Antitrust Policy and Interest-Group Politics (Hardback)
  • Antitrust Policy and Interest-Group Politics (Hardback)
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Antitrust Policy and Interest-Group Politics (Hardback)

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£65.00
Hardback 232 Pages / Published: 09/04/1990
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This groundbreaking study is the first to apply an analytical model derived from the interest-group theory of regulation to the study of antitrust law and policy. The application of this model which stresses that government intervention in the economy will always benefit some political groups at the expense of others to the analysis of antitrust enables Shughart both to identify important trends in the antitrust arena and demonstrate which groups have benefited most from antitrust legislation. His analysis clearly shows that consumer welfare is often not enhanced by antitrust suits or legislation. Rather, well-organized private interest groups have tended to benefit more, even in cases where consumer welfare is the stated goal of legislation or policy. Divided into three sections, the volume begins by discussing normative and positive theories of antitrust. The author provides an overview of the origins of antitrust law and policy and introduces the interest-group theory of government. The second section explores the various private interests that impinge on antitrust policy: the business community, the antitrust bureaucracy, Congress, the judiciary, and the antitrust bar. Finally, Shughart examines the political economy of antitrust. He shows how antitrust can be used to subvert competition and offers suggestions for reform in the realm of interest group politics. Students of economics and business, as well as professional economists, corporate lawyers, legislators, and business consultants, will find important new insights into the direction taken by antitrust policy during the last few decades.

Publisher: ABC-CLIO
ISBN: 9780899305172
Number of pages: 232
Weight: 501 g
Dimensions: 234 x 156 x 14 mm


MEDIA REVIEWS
"This book does an excellent job of applying the tools of the economic analysis of interest groups and of public choice to antitrust. . . . At the very least, those who read this book will come away with a better understanding of how antitrust laws function and what motivates certain cases."-Regulation
"The author's study applies an analytical model derived from the interest-group theory of regulation to the study of antitrust law and policy. He concludes that consumer welfare is often not enhanced by antitrust suits or legislation; rather, well-organized private interest groups have tended to benefit more, even in cases where consumer welfare is the stated goal of legislation or policy."-Legal Information Alert
?This book does an excellent job of applying the tools of the economic analysis of interest groups and of public choice to antitrust. . . . At the very least, those who read this book will come away with a better understanding of how antitrust laws function and what motivates certain cases.?-Regulation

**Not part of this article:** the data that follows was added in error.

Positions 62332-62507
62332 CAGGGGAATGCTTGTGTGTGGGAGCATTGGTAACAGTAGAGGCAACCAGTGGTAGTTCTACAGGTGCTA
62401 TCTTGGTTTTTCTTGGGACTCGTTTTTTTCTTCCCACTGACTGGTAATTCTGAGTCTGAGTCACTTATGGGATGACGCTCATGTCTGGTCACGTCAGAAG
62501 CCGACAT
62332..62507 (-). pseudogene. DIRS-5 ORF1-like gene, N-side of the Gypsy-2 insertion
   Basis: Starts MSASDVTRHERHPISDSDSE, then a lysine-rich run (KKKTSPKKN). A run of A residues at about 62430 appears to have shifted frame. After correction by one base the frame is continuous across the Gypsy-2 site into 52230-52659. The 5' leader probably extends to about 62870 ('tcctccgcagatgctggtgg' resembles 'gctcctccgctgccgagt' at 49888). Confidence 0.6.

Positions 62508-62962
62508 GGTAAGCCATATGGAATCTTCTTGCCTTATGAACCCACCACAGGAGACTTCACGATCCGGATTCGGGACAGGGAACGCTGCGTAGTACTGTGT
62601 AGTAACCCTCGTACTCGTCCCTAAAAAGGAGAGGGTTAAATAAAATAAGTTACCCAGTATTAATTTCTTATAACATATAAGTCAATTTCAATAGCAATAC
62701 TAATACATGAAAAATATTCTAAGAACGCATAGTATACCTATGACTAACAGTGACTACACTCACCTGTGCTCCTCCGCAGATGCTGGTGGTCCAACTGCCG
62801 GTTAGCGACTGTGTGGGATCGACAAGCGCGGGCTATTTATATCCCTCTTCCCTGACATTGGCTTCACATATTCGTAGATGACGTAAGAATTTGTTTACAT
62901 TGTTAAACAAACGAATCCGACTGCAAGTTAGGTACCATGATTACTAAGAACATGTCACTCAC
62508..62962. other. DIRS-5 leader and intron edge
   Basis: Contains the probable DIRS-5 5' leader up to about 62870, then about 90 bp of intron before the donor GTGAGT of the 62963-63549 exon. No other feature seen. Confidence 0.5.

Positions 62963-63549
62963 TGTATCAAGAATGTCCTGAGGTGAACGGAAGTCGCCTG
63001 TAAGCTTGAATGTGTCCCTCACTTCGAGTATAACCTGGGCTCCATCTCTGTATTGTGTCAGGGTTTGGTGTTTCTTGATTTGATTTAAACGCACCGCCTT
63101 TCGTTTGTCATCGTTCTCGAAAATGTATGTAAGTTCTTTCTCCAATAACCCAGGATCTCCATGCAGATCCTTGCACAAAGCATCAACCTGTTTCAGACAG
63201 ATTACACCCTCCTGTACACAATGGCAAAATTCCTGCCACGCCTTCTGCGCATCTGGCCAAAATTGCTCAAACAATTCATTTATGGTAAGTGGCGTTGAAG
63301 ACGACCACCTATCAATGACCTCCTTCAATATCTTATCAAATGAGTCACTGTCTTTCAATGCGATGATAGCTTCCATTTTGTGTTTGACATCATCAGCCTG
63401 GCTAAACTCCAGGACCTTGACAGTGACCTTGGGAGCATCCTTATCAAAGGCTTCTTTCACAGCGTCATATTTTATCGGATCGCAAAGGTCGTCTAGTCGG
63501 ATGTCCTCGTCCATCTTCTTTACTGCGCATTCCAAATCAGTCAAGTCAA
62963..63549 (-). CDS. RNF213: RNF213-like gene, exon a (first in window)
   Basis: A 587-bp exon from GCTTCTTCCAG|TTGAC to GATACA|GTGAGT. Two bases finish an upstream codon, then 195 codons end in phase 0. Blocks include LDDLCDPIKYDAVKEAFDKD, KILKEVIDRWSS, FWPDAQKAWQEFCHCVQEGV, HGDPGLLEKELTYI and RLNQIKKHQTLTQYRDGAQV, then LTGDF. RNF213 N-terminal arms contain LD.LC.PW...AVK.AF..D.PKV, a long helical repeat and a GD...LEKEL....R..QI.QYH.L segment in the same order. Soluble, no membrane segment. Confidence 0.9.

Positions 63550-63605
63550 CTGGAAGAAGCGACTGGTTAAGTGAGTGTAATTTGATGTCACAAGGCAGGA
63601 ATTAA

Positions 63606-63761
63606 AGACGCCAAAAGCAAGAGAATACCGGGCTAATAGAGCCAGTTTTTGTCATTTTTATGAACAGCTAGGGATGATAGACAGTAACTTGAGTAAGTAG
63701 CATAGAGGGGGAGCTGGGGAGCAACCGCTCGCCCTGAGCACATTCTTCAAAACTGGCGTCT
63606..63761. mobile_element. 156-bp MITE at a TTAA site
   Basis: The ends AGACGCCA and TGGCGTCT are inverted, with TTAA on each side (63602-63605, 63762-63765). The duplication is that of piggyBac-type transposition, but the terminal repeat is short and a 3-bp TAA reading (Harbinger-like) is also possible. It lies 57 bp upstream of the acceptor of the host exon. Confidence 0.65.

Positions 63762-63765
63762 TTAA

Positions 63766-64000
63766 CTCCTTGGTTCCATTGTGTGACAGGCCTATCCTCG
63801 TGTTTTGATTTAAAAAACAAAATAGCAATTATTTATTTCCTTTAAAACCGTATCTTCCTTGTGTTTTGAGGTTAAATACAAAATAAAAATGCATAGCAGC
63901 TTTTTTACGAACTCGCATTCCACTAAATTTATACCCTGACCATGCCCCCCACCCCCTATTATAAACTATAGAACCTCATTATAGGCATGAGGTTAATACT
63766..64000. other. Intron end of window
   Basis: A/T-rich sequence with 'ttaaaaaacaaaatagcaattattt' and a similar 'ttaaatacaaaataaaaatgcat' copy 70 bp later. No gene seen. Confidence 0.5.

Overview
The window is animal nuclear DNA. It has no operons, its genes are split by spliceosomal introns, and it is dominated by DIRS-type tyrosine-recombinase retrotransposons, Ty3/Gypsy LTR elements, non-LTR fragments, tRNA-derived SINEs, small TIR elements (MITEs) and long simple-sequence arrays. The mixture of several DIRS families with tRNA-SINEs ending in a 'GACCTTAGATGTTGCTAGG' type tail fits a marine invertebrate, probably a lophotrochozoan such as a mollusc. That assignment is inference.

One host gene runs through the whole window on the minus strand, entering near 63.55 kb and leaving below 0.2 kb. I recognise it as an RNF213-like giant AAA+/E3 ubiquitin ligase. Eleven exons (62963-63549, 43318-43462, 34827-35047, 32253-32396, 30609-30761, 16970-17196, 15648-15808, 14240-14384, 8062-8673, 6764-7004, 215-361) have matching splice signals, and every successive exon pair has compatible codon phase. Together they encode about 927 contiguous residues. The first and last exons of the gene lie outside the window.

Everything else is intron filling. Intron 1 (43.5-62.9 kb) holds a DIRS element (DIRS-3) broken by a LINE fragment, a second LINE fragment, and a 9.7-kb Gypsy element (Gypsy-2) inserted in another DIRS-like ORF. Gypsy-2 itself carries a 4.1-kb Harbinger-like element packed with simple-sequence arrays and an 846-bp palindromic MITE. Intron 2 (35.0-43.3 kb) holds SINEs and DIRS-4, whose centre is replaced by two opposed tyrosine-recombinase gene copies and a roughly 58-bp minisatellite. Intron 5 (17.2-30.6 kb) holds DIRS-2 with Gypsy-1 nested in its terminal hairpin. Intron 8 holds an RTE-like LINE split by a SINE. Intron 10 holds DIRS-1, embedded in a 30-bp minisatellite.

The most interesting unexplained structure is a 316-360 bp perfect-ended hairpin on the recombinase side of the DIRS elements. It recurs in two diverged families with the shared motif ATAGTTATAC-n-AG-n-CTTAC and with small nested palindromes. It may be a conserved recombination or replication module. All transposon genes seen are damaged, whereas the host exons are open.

?The author's study applies an analytical model derived from the interest-group theory of regulation to the study of antitrust law and policy. He concludes that consumer welfare is often not enhanced by antitrust suits or legislation; rather, well-organized private interest groups have tended to benefit more, even in cases where consumer welfare is the stated goal of legislation or policy.?-Legal Information Alert
?Shughart (formerly an economist at the Federal Trade Commission; currently the occupant of a chair in free enterprise at the University of Mississippi) discusses the motivations--the political economy--of antitrust. He approaches antitrust policy as an example of influences brought by special interest groups seeking their own ends, rather than the public interest' however defined. This volume thus becomes another study supporting the interest group theory [or the capture theory] of [ecomomic] regulation.' The pressure groups are business firms, the antitrust bureaucracy, the Congress, the judiciary, and the private antitrust bar (each receiving a chapter). Shughart argues that these groups use antitrust to subvert rather than support the competitive process;income is redistributed (what the interest groups want) while resource allocation is likely to be made worse. This is an interesting and important book, but its argument will not be likely to convince many observers that other motivations and goals play no part in antitrust policy. Aimed at professional bureaucrats as well as undergraduates in political science and economics.?-Choice
"Shughart (formerly an economist at the Federal Trade Commission; currently the occupant of a chair in free enterprise at the University of Mississippi) discusses the motivations--the political economy--of antitrust. He approaches antitrust policy as an example of influences brought by special interest groups seeking their own ends, rather than the public interest' however defined. This volume thus becomes another study supporting the interest group theory [or the capture theory] of [ecomomic] regulation.' The pressure groups are business firms, the antitrust bureaucracy, the Congress, the judiciary, and the private antitrust bar (each receiving a chapter). Shughart argues that these groups use antitrust to subvert rather than support the competitive process;income is redistributed (what the interest groups want) while resource allocation is likely to be made worse. This is an interesting and important book, but its argument will not be likely to convince many observers that other motivations and goals play no part in antitrust policy. Aimed at professional bureaucrats as well as undergraduates in political science and economics."-Choice

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